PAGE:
A Jewish centre in the city’s Annex neighbourhood has reopened after it was evacuated due to a threatening phone call on Tuesday morning.

Police said someone at the Miles Nadal Jewish Community Centre, located at 750 Spadina Avenue, received a call threatening them just after 10 a.m.

Centre executive director Ellen Cole told CTV News Toronto the call was a bomb threat, and staff immediately snapped into action.

“Protocol was to dial 911, pull the alarm and evacuate the building,” Cole said. She said about 600 people, including many children, were inside the building at the time the threat was made.

The board president of the Downtown Jewish Day School located inside the building said they moved their students to a “safe alternative location.”

The centre was cleared so quickly that several occupants were forced to flee without wearing all of their clothes, or in one case, even shoes.

TTC buses were brought in to house them, along with evacuated staff and students.

The intersection of Bloor Street West and Spadina Avenue was already closed due to a planned protest in the area. It was reopened to pedestrian traffic at 12:20 p.m. The community centre was opened a few minutes later.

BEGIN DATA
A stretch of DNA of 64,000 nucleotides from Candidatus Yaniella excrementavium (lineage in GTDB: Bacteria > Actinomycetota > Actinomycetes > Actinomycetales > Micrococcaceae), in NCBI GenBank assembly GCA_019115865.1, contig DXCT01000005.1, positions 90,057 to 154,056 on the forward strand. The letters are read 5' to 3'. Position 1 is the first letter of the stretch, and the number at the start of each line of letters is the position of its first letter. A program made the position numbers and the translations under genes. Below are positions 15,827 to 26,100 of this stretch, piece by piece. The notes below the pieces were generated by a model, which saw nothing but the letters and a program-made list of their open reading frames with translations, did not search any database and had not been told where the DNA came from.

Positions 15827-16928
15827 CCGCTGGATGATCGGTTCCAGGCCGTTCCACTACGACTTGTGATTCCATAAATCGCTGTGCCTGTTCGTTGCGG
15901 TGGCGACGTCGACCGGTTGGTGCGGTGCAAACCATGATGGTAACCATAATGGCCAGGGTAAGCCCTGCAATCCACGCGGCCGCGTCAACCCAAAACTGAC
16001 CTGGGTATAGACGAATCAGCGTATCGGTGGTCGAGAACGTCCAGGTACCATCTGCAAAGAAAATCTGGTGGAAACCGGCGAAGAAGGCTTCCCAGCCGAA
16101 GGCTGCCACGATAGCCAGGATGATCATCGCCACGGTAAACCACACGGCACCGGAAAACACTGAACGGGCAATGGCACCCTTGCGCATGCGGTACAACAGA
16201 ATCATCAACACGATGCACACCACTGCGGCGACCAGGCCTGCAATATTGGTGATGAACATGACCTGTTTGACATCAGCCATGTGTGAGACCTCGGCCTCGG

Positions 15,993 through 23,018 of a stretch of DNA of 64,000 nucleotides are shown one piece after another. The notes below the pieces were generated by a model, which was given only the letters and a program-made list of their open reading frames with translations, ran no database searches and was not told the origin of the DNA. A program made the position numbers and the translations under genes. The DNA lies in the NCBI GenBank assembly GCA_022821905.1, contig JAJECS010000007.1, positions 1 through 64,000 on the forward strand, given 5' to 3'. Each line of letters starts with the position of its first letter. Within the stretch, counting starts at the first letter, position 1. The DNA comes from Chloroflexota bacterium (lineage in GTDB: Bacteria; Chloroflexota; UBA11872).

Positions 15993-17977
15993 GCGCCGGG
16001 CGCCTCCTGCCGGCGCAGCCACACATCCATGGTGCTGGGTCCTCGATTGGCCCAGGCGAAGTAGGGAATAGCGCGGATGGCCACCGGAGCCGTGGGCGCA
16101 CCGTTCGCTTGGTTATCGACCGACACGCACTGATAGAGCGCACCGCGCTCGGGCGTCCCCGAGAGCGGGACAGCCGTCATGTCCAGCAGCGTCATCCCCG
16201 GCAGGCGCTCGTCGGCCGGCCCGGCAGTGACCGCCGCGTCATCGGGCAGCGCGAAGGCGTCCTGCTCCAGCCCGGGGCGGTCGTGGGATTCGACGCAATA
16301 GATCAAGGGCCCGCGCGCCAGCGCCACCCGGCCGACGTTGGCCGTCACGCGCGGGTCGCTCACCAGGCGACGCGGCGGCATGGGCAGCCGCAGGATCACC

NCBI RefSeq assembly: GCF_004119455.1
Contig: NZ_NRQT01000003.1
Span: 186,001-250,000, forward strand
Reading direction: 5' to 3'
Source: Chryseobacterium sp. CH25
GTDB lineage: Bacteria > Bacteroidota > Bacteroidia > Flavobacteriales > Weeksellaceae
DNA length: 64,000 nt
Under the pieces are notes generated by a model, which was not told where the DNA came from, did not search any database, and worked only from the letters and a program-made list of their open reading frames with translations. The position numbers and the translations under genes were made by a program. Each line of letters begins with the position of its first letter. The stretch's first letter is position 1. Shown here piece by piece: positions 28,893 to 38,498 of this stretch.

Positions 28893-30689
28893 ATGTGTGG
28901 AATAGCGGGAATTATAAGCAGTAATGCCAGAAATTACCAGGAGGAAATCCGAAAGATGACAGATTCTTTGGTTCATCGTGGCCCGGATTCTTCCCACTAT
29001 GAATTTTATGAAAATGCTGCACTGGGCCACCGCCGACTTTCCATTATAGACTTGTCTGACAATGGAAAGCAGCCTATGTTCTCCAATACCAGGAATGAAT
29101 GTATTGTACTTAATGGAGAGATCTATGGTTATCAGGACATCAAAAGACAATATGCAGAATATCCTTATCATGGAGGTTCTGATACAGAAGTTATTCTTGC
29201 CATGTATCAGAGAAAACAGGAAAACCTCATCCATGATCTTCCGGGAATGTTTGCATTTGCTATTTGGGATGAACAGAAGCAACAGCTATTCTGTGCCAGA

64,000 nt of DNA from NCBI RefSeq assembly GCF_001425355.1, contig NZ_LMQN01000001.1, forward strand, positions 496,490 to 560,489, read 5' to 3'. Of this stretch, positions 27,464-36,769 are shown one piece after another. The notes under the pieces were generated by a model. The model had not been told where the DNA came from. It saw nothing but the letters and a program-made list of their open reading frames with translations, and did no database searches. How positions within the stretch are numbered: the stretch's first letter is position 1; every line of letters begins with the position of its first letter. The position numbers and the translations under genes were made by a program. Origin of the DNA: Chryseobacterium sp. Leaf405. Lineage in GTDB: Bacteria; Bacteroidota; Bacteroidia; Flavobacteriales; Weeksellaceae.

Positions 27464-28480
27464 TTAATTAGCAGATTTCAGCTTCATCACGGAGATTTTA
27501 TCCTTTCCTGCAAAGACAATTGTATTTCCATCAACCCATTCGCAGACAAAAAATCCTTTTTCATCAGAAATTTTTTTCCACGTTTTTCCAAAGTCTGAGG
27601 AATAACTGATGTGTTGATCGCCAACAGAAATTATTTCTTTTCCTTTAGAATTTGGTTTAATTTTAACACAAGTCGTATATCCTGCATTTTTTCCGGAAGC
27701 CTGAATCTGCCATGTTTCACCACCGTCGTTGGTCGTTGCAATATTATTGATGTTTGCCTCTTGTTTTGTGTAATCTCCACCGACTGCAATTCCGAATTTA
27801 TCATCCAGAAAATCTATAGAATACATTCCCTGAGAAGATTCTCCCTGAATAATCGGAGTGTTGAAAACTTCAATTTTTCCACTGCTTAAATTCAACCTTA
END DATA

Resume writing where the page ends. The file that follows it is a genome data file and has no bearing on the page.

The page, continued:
Officers and firefighters searched the building and the surrounding area for any suspicious items but later said none were found.

Police Supt. Neil Corrigan said that “in light of recent events around the world, we felt that out of an abundance of caution it was more than appropriate to ensure everyone’s safety,” and close the entire area down.

He said the service was “very concerned” that similar threats were sent to Jewish centres in the United States and one in London, Ont.

“It deeply saddens me that some people in the community feel that violence is a means to an end,” Corrigan said.

Area councilor Joe Cressy said he was just relieved that everyone followed protocol and nobody was hurt.

"The JCC was evacuated in under seven minutes," Cressy said at the scene as the centre reopened. "We couldn't evacuate City Hall in seven minutes."

The 127 Davenport bus and Spadina streetcars were rerouted to avoid the area. Subway service to Spadina Station continued normally.

Nearby Howlett Academy was also put into lockdown.

“It is highly unfortunate,” Cole said of the incident. “It’s (meant)to sow fear and anxiety, and we stand together as a community and we know we will all be strong together.”

Speaking at the scene, Toronto Mayor John Tory said threats like the one received on Tuesday should not make anyone feel like they have to change the way they live their lives.

“The real message we have to send out from today – we must not let the events and the trends and the things that are going on divide us. We want people to know that we can’t let this take over any part of how we live or the discourse here.”